Monday, December 31, 2007

What's the Transhumanist Libertarian Professor up to?

Everyone makes mistakes, but some are more worth contemplating than others. Is a libertarian who usually supports Bush against the left giving a bit more to the religious right than he realizes with his reflexive sneer at the 'left wing academic elite'? Is he eager to please them without actually contradicting his own beliefs, as long as they don't vote for Huckabee?

If you follow Reynold's own link, you'll see two errors in his two sentence post. The group wasn't banned, and action wasn't taken based on 'unacceptable views on premarital sex'. The group was denied funding because it excluded people who refused to 'agree with a “statement of faith,” including its interpretations that Christians should not engage in sexual activity outside the context of marriage between a man and a woman.'

Is that reasonable? Maybe not, but the University of Montana has a rule that groups funded from student dues must potentially benefit and be open to all students. In practice, this doesn't seem to be a problem for most Christian groups. Some of the student groups on this list probably have members with religious reservations about homosexuals, and at least some probably don't have any homosexuals eager to join anyway:

List of University of Montana student groups, bookmarked at religious groups.

So why pick on the Christian Legal Society? Both sides seem all lawyered up, and one consists mainly of lawyers. The Missoulian seems to have covered the viewpoint of the CLS:

The students allege that UM's Student Bar Association granted their organization preliminary approval for both recognition and funding, but when the matter was up for final ratification, funding was denied because of e-mail objections by other students.

“In response, the next day the Student Bar Association Executive Board derecognized the chapter, stating the Christian Legal Society-University of Montana's Statement of Faith requirement and its interpretation to prohibit sexual relationships outside of marriage for its voting members and leaders violated the Student Bar Association nondiscrimination rule,” the lawsuit states.

The group also contends that when asked to reverse the decision, Eck upheld the Student Bar Association's decision.

“To date, CLS-UM has still not been told how its membership and leadership policies conflict with any SBA bylaw,” the group states in its complaint, adding: “The SBA is facially flawed in that it provides unbridled discretion to the SBA and law school student body and does not adequately ensure against viewpoint discrimination.”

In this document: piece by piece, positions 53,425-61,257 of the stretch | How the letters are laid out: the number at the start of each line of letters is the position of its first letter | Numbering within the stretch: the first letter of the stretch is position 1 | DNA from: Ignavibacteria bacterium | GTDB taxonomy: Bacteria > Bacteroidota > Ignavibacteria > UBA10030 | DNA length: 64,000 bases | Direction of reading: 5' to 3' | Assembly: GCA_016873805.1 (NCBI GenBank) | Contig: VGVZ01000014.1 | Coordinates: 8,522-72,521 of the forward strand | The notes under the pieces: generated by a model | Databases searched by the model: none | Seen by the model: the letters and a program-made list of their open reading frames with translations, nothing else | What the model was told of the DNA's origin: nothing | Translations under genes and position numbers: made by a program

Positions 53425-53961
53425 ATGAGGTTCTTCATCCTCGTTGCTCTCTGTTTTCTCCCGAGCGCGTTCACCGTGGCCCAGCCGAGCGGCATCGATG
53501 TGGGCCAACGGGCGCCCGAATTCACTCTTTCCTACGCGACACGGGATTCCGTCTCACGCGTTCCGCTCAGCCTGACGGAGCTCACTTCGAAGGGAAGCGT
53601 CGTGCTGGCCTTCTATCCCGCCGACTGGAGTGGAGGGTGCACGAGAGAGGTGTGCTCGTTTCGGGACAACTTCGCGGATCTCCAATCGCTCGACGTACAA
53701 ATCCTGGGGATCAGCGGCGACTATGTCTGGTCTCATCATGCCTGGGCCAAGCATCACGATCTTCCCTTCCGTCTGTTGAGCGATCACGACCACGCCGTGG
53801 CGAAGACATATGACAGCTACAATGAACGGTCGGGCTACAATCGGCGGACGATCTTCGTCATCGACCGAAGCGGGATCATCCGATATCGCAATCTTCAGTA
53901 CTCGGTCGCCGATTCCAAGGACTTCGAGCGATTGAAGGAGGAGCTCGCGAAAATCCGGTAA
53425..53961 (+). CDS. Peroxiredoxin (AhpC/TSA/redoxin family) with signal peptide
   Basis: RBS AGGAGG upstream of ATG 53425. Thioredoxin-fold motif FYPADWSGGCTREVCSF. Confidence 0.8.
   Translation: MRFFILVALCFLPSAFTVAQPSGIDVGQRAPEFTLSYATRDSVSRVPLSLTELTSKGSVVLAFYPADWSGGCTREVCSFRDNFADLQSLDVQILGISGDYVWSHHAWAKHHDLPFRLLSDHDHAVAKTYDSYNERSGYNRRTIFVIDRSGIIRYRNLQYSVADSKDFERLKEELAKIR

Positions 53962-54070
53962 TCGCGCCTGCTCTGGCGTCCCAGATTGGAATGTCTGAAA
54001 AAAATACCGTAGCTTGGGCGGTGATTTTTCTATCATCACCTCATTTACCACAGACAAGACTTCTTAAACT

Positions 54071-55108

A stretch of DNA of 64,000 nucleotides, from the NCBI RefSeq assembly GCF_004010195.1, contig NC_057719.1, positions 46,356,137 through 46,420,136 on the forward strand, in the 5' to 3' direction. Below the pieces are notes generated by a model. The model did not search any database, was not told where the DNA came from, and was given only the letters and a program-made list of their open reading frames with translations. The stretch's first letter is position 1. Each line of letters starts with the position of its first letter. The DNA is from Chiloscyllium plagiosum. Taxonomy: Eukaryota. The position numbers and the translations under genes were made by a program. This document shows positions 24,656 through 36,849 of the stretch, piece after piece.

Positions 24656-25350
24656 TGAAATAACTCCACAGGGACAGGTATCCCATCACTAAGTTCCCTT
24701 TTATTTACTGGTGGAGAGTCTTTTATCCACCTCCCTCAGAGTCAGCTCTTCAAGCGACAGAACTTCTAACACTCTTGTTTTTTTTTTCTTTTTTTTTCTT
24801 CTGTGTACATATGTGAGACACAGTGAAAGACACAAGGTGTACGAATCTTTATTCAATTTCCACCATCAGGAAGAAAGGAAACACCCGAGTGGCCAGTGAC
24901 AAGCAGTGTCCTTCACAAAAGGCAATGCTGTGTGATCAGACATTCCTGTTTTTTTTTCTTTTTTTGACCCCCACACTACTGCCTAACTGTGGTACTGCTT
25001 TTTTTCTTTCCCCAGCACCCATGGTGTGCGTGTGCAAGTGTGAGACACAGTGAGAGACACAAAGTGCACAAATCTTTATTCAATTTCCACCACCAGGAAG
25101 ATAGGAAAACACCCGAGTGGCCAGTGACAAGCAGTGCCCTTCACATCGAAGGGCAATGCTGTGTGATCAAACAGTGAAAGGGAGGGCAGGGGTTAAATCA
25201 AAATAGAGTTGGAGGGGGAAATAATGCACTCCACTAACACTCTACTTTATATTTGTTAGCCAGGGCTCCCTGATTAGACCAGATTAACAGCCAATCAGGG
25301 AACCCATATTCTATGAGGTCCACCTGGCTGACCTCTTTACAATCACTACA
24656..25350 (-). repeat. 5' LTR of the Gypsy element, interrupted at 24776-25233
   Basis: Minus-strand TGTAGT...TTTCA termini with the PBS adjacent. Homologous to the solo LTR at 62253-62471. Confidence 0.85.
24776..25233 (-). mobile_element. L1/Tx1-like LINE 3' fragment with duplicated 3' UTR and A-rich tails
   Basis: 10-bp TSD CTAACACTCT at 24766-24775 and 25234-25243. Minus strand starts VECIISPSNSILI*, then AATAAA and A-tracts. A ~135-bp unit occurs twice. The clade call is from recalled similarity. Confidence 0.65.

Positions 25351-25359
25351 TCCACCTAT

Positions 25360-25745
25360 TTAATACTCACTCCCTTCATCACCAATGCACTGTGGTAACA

I e-mailed the President of the Student Bar Association for an opposing point of view, and was told all questions were being referred to UM Legal Counsel David Aronofsky, who is out of the country until Jan. 20th. The lawyer is already quoted in the article as wanting to study the case further.

Without seeing those e-mail objections it's difficult to say who is right or wrong, but it might be interesting to learn about the group Instapundit speaks up for.

Here's their homepage.

The aren't libertarians. Go to the right hand column and follow the link urging dismissal of a lawsuit against Kentucky Christian College. It seems the State of Kentucky gave this private university a few million to build a school for pharmacists, and its only open to students who accept the college's policy about only having sex in a marriage. It may be enforced slightly more aggressively against homosexuals.

According to Medical Right Watch they are involved in back door attempts to fight Roe VS Wade.

Here's an opinion from FindLaw:

Turning to the political context, the CEF case was brought by the Christian Legal Society on the merits, with the National Legal Foundation, another Christian organization, submitting an amicus (friend of the court) brief. These two organizations are part of a larger movement dedicated to re-introducing Christianity into the public schools -- and, failing that, to siphoning public funds from the public schools to private religious schools and home-schoolers.

The political reality is that these organizations are using equality principles to further Christian ends; except in the courts, their devotion is not to equality, but rather to Christianity above all other faiths.

Read the whole thing.

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